Fallen Monarch: Chapter 5

5. Corruption (1)

Thoma was looking over the abbey’s most recent financial records in his office.

“It’s… not adding up.”

Money was definitely missing. No matter how many times he re-checked, more than half of the donations were gone. The only conclusion he could come to was this being another case of embezzlement.

‘Brother Faron again…?’

Thoma had his doubts. There wasn’t any reason for Faron to repeat his crime.

“I have to look into this myself.”

Thoma rose from his seat and quickly made his way to the chapel. Upon entering, he was greeted by an all too familiar scene. Everyone was gathered in a crowd around two shouting men.

“Didn’t you steal it again?! I saw you!”

“What are you talking about? I did it…? Lies! I only said something because I saw you taking it! And now you’re trying to turn the crime back on me!”

While the shouting match continued, Thoma heard two nuns near the door whispering back and forth.

“Was it Brother Faron again….?”

“Yes, I saw it myself.”

“Oh my, how shameless!”

He sighed internally. It was obvious that something had just happened to the donations again.

‘Could it be that Brother Faron stole from the donations again!’

Thoma pushed through the crowd and pulled the two bickering men apart.

“Please stop fighting, you two. What is it this time?”

The young monk immediately shouted. “Brother Faron stole money again! The donations!”

Hearing this Thoma let out a groan, but a flustered Faron shook his head in earnest denial.

“No, Brother Thoma! It was I who witnessed him! I watched that bastard take money out of the donation box, so I warned him quietly to return what he took! But instead, the bastard suddenly…!”

Thoma blinked in surprise. Sure, Faron’s denial couldn’t simply be taken at face value, but he did sound more sincere than last time. Rather than an act, it felt like he was actually the victim here. His voice may have sounded panicked, but he pleaded with sincerity and his gaze did not waver as it had before. To be absolutely certain Thoma looked into his soul and saw that it was blue. This was a soul free of deception. He was telling the truth.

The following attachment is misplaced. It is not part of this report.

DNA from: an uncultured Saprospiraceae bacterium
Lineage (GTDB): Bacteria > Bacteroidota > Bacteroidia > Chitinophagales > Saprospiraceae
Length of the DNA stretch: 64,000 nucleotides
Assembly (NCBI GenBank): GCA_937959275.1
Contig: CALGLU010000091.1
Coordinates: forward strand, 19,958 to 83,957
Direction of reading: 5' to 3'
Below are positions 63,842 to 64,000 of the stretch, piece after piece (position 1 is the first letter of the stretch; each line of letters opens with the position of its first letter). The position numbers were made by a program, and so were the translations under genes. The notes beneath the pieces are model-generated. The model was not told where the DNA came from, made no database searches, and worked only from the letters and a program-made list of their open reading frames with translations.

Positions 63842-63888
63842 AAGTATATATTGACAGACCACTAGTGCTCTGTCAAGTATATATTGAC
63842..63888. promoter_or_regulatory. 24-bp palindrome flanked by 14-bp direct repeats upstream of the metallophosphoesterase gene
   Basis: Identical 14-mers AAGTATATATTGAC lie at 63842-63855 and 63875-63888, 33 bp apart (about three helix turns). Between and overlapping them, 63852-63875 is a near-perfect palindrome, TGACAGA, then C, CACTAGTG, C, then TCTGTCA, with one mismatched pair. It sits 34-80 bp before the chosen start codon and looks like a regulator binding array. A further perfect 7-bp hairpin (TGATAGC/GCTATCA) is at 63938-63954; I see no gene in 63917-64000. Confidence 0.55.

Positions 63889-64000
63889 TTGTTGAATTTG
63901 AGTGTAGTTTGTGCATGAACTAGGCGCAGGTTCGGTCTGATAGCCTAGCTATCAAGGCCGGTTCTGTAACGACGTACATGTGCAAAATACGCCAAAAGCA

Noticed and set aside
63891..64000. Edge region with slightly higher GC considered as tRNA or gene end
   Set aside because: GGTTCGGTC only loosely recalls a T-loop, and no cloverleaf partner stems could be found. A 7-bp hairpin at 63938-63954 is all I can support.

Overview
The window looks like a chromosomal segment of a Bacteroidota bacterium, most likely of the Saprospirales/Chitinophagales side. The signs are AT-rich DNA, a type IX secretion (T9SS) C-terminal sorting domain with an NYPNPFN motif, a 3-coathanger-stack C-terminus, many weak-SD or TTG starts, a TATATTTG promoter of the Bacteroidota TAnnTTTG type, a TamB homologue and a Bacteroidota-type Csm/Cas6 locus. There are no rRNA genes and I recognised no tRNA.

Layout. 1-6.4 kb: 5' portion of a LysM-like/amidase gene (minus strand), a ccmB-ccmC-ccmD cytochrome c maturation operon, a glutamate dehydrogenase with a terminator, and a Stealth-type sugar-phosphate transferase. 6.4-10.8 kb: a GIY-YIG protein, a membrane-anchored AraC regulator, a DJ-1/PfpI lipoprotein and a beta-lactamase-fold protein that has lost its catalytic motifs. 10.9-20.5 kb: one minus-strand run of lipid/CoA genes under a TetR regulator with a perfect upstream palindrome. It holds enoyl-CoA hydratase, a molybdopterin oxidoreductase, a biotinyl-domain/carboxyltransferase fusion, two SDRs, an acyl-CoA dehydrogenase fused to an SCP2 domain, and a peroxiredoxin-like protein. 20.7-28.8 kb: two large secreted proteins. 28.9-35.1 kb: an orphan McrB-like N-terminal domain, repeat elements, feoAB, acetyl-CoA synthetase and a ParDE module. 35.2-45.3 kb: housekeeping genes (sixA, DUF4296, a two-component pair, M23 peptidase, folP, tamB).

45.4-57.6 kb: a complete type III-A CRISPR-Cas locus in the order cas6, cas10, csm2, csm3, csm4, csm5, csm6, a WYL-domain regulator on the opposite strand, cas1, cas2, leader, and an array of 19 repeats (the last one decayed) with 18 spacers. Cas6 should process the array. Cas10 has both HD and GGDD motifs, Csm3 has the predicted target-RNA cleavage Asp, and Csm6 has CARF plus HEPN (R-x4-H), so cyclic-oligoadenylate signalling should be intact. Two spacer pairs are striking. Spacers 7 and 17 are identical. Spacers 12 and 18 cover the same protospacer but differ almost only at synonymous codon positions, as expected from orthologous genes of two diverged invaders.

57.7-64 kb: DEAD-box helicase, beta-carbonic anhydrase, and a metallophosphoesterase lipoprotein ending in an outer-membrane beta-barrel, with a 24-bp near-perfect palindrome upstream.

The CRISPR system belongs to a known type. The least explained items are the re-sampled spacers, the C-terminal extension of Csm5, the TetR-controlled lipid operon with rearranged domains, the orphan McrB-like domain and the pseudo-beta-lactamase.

Thoma couldn’t hide his surprise.

‘… It wasn’t Brother Faron?’

“Then who…?”

He was starting to find this entire situation all too suspicious. 

“Haha, yes. That’s right!” the young monk exclaimed. “I must’ve been mistaken. Brother Faron wouldn’t have committed the same crime twice.”

The young monk’s anger vanished in an instant and now he was suddenly contradicting himself, leaving Thoma thoroughly confused. His breathing was erratic, his lips were chapped, and sweat was starting to form on his forehead. The young monk had gone from confident to a nervous wreck in a matter of seconds. 

Thoma finally looked at the young man’s soul. It was dyed red.

“That’s not true!” Faron shouted. “I watched the bastard touch the money and stopped him! This kid is putting on an act! Brother Thoma! Please… please believe me!”

Thoma  heard his pleas and looked around at the crowd surrounding them. Most of the monks and nuns turned away from his gaze. They were afraid of meeting Thoma’s eyes. Their unease was palpable, as they fidgeted around nervously.